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Old cemetery site shrouded by scenery

June 23, 2012
By Evan Bevins - The Marietta Times (ebevins@mariettatimes.com) , The Marietta Times

SALEM TWP. - Several years ago, Lowell resident Tim Beardsley was about to throw in the towel after looking around a farm property on Germantown Road for a cemetery where an ancestor of his was believed to be buried.

"And then all at once, the sun came out and ... shined on a headstone," he said. "I was standing within 40 feet of it."

Beardsley, 64, said the stone was surrounded by briars and saplings to the point that he had to crawl through the brush to reach the marker - the headstone for Isaac Johnson, the ancestor for whom he'd been searching.

Article Photos

EVAN BEVINS The Marietta Times
Donna Buchanan gestures to the trees and brush that now surround a cemetery on property she and her husband own in Salem Township.

The cemetery is referred to on the website Findagrave.com as Paw Paw Creek Cemetery because of its proximity to that creek, but it also has been called Old Everett Schmitt Cemetery, after a former property owner, and Corinth Church Cemetery, for a church that some believe stood on the hill in the 19th century.

Anyone looking for the cemetery today would have to take the word of Donna Buchanan, who owns the property with her husband Larry, until his or her eyes adjusted to allow them to distinguish some of the remaining markers from the surrounding greenery. Buchanan, 60, said people who may have relatives in the cemetery can go into the brush to examine the stones, although the Buchanans prefer to be notified first.

"There are snakes up there," she said.

Fact Box

Paw Paw Creek Cemetery

Located: On private property off Germantown Road southeast of Lower Salem.

Also known as: Corinth Church Cemetery, Old Everett Schmitt Cemetery.

Number of burials: Unknown, estimated at around 50, although less than half that many markers were found when the cemetery was surveyed 10 years ago.

Last recorded burial: 1882.

Source: Times research.

The Findagrave.com entry warns of rattlesnakes, but Buchanan said all she's ever encountered were black snakes that tend to move away from the footsteps of approaching people.

Not long after the Buchanans purchased and moved onto the property in 1985, they cleared the trees and plants around the cemetery, a process that took about a month. Over the years, though, the trees, grass and briars have grown up again to about the same level.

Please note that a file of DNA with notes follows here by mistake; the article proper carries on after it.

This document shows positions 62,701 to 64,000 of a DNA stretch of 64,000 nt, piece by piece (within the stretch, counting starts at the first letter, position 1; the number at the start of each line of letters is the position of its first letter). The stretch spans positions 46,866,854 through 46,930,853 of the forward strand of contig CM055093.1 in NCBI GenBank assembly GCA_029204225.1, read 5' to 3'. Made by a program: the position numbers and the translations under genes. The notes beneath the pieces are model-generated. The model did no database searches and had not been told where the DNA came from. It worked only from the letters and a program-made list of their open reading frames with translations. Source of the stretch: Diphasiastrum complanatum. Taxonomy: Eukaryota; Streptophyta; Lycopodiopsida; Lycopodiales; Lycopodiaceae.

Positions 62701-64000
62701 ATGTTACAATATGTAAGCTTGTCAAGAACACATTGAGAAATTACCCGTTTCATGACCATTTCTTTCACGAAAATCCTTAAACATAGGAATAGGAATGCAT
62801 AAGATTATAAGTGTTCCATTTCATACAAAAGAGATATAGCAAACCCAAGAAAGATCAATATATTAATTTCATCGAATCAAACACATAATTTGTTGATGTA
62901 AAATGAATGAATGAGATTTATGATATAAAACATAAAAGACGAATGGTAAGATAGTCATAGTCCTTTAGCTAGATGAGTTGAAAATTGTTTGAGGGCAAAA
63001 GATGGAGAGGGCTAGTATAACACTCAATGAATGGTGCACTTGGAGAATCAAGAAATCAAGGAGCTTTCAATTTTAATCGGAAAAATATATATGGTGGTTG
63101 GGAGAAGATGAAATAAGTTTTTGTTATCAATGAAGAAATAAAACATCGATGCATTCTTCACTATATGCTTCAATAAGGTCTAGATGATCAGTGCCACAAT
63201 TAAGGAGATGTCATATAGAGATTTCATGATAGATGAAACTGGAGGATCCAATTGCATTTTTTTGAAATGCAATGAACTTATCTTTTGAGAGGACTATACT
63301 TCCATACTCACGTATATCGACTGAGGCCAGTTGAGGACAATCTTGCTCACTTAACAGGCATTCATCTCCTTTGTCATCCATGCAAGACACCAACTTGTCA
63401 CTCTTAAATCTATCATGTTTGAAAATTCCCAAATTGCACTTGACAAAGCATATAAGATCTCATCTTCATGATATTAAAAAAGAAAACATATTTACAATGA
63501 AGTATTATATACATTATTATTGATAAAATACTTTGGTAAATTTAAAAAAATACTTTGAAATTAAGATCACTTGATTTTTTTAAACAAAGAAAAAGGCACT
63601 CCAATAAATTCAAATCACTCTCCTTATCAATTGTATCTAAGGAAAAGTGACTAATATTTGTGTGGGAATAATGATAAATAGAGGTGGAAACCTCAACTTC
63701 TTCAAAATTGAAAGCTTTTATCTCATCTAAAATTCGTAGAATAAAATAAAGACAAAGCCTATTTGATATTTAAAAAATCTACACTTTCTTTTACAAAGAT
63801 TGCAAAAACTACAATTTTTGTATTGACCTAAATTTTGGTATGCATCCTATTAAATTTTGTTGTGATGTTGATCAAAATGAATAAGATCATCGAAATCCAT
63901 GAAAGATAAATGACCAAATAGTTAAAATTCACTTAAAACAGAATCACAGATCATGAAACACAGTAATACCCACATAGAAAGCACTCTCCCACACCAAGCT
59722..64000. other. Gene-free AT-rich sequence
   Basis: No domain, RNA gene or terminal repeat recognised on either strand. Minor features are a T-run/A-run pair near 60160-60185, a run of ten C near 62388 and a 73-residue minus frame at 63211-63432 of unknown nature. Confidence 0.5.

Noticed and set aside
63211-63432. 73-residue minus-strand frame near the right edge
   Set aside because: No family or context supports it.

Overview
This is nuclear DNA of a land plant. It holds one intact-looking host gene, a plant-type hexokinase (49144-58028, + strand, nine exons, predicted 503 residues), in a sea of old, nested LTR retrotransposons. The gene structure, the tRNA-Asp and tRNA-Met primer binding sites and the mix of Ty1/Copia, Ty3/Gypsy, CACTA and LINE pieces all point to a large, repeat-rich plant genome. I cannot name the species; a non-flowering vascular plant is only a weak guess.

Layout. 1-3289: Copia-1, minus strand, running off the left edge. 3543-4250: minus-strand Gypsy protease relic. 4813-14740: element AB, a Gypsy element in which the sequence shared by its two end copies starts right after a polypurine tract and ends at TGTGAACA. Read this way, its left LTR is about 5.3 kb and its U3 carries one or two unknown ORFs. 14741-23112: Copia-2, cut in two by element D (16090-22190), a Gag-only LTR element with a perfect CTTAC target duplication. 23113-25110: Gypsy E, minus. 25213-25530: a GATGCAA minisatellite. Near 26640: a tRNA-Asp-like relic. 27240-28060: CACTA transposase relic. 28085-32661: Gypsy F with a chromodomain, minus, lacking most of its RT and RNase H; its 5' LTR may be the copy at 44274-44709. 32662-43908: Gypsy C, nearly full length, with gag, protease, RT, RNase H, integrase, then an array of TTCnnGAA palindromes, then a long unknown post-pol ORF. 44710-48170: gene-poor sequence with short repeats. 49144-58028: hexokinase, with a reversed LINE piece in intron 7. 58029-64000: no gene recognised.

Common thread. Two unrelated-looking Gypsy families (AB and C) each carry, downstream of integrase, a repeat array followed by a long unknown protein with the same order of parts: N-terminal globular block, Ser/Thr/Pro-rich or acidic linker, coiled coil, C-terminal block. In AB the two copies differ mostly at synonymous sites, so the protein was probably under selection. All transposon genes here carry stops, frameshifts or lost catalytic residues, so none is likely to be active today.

Buchanan said they've talked about clearing it again, but noted it's a time-consuming process and they're older than when they did it the first time. They must also deal with work and other matters on the farm, where they raise sheep and Christmas trees. In addition, she said they've been unable to come to an agreement with the Salem Township trustees about mowing the cemetery going forward.

"We're not going to be here forever," Buchanan said. "These people don't need to be forgotten. They're part of our history."

Calls to Salem Township trustees were not returned by Friday evening.

Beardsley estimates there were as many as 50 burials in the cemetery, although many of the markers are long gone.

A listing of burials made in 2001 and on file at the Washington County Local History and Genealogy Library notes 20 legible names found on markers at the cemetery. A listing Buchanan and a friend did in 2002 has a few names not on that list as well.

"I think there must have been a sickness of some kind," Buchanan said. "There's a lot of children and women in here, and they're all young."

Some of the infants laid to rest in the cemetery appear to be children of or otherwise related to early members of the Corinth Church, as listed in Williams' "History of Washington County."

At one point, Buchanan was optimistic that since there had been a church at the site, there would be records about the cemetery. But it is believed the church burned down and the records were lost, she said.

However, Millie Covey Fry, a former Marietta resident and self-described "ancestry detective," said there is some question as to whether the Corinth Church was actually on that hill and what exactly happened to it.

"Nobody has ever said positively that it was up by the cemetery, although you would think it would be," she said.

 
 
 

 

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